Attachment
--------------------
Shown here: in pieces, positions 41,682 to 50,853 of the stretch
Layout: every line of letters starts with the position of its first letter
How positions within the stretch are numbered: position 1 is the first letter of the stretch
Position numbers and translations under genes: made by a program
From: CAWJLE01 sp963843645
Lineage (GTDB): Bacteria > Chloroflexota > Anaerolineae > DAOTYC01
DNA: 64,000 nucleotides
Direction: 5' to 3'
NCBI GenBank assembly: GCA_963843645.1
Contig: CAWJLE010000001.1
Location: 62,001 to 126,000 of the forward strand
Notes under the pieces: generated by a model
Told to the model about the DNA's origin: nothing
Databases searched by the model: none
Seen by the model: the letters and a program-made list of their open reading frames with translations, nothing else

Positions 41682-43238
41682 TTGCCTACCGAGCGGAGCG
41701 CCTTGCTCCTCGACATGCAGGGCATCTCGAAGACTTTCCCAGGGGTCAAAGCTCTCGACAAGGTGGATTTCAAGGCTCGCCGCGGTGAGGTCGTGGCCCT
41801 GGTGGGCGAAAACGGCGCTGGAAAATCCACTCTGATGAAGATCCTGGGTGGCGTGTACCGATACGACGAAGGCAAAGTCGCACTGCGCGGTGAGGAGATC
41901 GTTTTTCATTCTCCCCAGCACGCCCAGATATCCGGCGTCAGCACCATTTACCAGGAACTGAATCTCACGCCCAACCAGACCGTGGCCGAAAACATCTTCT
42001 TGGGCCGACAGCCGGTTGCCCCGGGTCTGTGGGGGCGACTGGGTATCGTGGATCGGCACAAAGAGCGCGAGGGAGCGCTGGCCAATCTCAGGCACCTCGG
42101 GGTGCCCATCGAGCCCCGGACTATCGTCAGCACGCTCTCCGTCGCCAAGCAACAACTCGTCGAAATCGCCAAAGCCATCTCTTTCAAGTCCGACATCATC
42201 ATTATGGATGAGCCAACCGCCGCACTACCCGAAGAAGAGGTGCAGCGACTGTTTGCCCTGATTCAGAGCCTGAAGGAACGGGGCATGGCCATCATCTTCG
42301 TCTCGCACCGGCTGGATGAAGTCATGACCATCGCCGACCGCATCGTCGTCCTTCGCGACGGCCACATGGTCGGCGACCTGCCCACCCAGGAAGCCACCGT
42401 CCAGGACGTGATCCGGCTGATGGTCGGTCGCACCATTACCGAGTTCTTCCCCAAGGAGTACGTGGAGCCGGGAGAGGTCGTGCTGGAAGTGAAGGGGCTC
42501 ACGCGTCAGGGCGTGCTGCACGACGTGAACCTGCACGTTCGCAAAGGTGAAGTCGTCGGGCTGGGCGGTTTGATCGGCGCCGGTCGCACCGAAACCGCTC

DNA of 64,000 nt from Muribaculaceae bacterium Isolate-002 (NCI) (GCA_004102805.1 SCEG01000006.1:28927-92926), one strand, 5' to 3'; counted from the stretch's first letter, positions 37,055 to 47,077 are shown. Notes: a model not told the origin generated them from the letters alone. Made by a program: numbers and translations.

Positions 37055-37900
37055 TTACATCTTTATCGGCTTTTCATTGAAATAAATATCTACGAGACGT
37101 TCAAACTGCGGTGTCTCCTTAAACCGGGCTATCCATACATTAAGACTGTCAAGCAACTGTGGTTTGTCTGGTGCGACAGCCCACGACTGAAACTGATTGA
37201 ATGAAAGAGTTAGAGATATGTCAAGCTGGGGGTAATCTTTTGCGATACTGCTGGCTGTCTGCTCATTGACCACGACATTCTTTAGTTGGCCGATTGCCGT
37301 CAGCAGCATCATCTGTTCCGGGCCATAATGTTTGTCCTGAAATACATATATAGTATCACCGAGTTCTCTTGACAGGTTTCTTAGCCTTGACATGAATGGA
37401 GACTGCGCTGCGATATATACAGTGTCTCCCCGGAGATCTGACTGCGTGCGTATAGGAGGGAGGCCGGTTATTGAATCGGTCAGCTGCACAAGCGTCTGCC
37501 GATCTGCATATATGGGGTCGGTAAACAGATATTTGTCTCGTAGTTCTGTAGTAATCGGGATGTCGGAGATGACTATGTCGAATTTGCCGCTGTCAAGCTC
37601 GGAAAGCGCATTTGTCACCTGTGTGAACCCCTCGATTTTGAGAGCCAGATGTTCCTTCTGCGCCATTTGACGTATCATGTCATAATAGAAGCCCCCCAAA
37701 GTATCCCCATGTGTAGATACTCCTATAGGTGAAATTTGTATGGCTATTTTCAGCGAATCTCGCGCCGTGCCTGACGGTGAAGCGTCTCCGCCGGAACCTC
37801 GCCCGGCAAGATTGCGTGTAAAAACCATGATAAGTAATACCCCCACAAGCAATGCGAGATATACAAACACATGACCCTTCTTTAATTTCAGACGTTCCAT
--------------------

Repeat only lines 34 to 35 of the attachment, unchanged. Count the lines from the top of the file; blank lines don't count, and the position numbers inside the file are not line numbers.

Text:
37501 GATCTGCATATATGGGGTCGGTAAACAGATATTTGTCTCGTAGTTCTGTAGTAATCGGGATGTCGGAGATGACTATGTCGAATTTGCCGCTGTCAAGCTC
37601 GGAAAGCGCATTTGTCACCTGTGTGAACCCCTCGATTTTGAGAGCCAGATGTTCCTTCTGCGCCATTTGACGTATCATGTCATAATAGAAGCCCCCCAAA